• New Full-Time Employees in the State: The number of Full-Time Employees in the state in the taxable year minus the number of Full-Time Employees in the state in the base year.

Partial Year Employees are included in these calculation as follows:

  • Partial-Year Employees whose employment was terminated prior to the end of the taxable year will not be counted as a New Full-Time Employee.
  • Partial-Year Employees employed as of the end of the taxable year will be counted as a New Full-Time Employee.

Step 2: Identify “Average Zone Payroll.” Determine the recipient’s average Zone Payroll by dividing the total wages of Full-Time Employees employed in the EZ in the taxable year by the number of Full-Time Employees employed in the EZ in the taxable year.[24] Any wages earned by a Full-Time employee in excess of one hundred thousand dollars ($100,000) will not be counted in this calculation;[25]

 Step 3: CalculateAverage Eligible Wage Amount.” Subtract the minimum threshold (depending on the Tier) as identified below from the Average Zone Payroll.

  • Tier 1: 2,080 multiplied by 150 percent of the federal minimum wage
  • Tier 2: $30,000

Step 4: Calculate “Creditable Wage Amount.” Multiply the Average Eligible Wage Amount by the New Full-Time Employees in the zone.[26]  After identifying the total wages for all New Full-Time Employees, add the qualified wages for all Partial-Year Employees.

Step 5: Job Creation Credit Determination.  Multiply the Creditable Wage Amount by the credit percentage (which cannot exceed 7 percent).[27]

Full-Time Employees created and awarded Job Creation Tax Credits shall be maintained for the duration of the EZ and may be subject to additional contractual requirements as required by WEDC.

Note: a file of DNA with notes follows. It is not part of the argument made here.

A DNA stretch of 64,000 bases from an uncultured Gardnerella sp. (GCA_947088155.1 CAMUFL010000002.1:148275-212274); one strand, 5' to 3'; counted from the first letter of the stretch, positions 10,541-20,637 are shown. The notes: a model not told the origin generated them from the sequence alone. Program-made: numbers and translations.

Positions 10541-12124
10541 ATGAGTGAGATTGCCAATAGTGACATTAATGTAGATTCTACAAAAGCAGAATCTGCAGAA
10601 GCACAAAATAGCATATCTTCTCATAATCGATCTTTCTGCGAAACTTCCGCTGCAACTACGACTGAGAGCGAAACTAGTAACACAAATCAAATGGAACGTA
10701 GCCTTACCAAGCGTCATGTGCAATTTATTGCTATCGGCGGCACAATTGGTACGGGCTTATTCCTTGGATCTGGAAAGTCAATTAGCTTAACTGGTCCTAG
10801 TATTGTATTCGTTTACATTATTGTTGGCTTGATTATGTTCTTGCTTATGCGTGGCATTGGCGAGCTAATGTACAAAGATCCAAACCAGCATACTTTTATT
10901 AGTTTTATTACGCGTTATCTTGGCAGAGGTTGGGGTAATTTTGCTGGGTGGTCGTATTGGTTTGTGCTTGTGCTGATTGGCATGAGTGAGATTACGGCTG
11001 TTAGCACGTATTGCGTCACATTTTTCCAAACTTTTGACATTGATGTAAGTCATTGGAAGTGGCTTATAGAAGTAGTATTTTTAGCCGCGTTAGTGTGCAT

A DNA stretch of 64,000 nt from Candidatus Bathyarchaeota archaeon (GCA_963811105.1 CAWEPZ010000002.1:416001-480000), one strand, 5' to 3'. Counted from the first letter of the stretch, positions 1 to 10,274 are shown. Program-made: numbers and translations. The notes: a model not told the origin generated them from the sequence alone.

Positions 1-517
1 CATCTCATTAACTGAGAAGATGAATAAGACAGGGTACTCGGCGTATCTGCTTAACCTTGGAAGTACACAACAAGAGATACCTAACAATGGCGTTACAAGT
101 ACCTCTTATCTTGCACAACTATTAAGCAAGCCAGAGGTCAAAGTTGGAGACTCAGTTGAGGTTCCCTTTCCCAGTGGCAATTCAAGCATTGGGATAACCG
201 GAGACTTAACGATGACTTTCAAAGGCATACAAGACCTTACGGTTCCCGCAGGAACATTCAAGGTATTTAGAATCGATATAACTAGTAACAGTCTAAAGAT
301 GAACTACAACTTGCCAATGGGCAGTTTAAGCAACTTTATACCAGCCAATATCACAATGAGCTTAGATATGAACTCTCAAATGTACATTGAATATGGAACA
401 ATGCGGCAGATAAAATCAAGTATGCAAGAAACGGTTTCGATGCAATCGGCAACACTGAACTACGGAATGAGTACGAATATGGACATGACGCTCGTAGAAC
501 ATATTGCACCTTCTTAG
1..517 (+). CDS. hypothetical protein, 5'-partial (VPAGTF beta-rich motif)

Job Retention Tax Credit Calculation:[28]

Business would be entitled to a credit of up to seven percent (7%) as identified in the following calculation.

To qualify, the total number of Full-Time Employees must be equal to or greater than the total number of Full-Time Employees in the base year to earn retention credits.  The calculation of Job Retention credits cannot include wages paid to any Full-Time Employee that exceeds $100,000.[29]

Step 1: Confirm “Retained Employees.” The number of Retained Employees must be equal to or greater than the Full-Time Employees identified in the base year.

Partial-Year Employees are included in this calculation as follows:

  • Partial-Year Employees whose employment was terminated prior to the end of the taxable year will not be counted as a Full-Time Employee.
  • Partial-Year Employees employed as of the end of the taxable year will be counted as a Full-Time Employee.

Step 2: Confirm “Base Year Zone Payroll.” Current Zone Payroll must be the same or more than Base Year Zone Payroll.  Wages for all Partial-Year Employees are included in these calculations.

Step 3: Job Retention Credit Determination.” Multiply the Base Year Zone Payroll by the credit percentage (which cannot exceed seven percent (7%)).